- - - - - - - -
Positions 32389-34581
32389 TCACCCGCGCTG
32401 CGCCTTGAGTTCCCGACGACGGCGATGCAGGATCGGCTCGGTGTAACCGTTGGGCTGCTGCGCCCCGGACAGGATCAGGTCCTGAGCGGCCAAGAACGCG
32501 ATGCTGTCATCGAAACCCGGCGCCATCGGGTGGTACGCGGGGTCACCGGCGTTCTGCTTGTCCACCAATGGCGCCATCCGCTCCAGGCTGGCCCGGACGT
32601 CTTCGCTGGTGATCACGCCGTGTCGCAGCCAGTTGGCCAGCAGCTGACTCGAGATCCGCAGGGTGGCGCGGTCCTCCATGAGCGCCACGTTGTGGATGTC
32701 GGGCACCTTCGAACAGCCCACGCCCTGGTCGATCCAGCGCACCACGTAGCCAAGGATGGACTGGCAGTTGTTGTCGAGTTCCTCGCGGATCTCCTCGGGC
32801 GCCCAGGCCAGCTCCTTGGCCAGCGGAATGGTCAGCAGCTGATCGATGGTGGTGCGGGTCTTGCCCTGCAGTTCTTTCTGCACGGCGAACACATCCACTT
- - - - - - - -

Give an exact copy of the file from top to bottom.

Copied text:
Positions 32389-34581
32389 TCACCCGCGCTG
32401 CGCCTTGAGTTCCCGACGACGGCGATGCAGGATCGGCTCGGTGTAACCGTTGGGCTGCTGCGCCCCGGACAGGATCAGGTCCTGAGCGGCCAAGAACGCG
32501 ATGCTGTCATCGAAACCCGGCGCCATCGGGTGGTACGCGGGGTCACCGGCGTTCTGCTTGTCCACCAATGGCGCCATCCGCTCCAGGCTGGCCCGGACGT
32601 CTTCGCTGGTGATCACGCCGTGTCGCAGCCAGTTGGCCAGCAGCTGACTCGAGATCCGCAGGGTGGCGCGGTCCTCCATGAGCGCCACGTTGTGGATGTC
32701 GGGCACCTTCGAACAGCCCACGCCCTGGTCGATCCAGCGCACCACGTAGCCAAGGATGGACTGGCAGTTGTTGTCGAGTTCCTCGCGGATCTCCTCGGGC
32801 GCCCAGGCCAGCTCCTTGGCCAGCGGAATGGTCAGCAGCTGATCGATGGTGGTGCGGGTCTTGCCCTGCAGTTCTTTCTGCACGGCGAACACATCCACTT